Now after the sending of a request to the correct URL, the app logic applies and the model initiates to correct response to the given request. Then that particular response is sent back to the View where it again examines the response and transmits it as an HTTP response or desired user format. Then, it again renders by the browser via Templates, one of the important components of Django MTV architecture.

An easier real-life working of above functioning would be –

When you login in a website (Django based), you open the login page. It again happens without the need of the Model. It is because Views will process the request and send it to the URL of the login page. Then, it will be a response by the server, from there to the browser.

After that, you enter your credentials in the given Template, HTML form. From there the data is again sent to the view, this time this request rectifies and the model is given data. Then the Model reads and verifies the data that the user provides within the connected database.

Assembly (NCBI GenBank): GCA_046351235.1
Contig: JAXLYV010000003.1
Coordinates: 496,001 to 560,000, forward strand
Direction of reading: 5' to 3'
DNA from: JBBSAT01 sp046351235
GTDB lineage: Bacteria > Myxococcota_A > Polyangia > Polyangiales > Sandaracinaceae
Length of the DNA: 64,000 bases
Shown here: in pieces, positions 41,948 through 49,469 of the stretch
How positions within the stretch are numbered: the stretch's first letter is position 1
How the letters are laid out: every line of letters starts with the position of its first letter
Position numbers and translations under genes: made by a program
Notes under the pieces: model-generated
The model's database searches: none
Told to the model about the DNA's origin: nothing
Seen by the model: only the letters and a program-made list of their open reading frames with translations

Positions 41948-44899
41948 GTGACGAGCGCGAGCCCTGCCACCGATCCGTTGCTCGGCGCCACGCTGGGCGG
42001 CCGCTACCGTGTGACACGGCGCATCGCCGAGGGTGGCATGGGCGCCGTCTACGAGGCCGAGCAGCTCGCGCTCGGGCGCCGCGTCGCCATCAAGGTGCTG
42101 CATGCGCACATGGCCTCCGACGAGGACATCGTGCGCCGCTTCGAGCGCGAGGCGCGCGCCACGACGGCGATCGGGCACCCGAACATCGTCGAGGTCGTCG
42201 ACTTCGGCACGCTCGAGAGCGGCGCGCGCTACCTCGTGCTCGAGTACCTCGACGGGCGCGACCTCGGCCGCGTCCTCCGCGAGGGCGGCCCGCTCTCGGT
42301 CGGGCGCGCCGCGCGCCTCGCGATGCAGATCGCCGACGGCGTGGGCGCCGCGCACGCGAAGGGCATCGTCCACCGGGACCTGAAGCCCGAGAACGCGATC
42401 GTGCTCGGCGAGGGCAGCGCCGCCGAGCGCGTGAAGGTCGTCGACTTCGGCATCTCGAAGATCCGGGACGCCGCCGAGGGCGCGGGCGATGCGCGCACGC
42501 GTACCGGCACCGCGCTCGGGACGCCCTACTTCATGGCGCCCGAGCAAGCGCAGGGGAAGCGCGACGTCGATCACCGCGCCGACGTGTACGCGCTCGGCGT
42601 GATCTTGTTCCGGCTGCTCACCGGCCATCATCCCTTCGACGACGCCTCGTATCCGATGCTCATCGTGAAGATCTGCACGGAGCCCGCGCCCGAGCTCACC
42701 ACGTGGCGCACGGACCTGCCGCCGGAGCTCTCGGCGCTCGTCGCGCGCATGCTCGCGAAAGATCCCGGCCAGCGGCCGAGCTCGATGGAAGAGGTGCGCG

If the user data matches it will send the relevant user data like profile image, name and (other things depending on the type of website) to the Views. It will then format the same in desired response and will transmit the same to the client.

Otherwise, the Model will send a negative result to the Views. In turn, it will rout it to the login page again alongside an error message.

That’s how the Django MVT architecture is actually working.

Thanks for bearing with me, I hope this gave you an insight about django and helped you to understand how its actually managing the application in a nice clean structure.

It’s not just Django, you can use Flask framework as well. It’s all upto choice of what size of application and how fast you want to make.



A Software Developer who has decided to share his experience.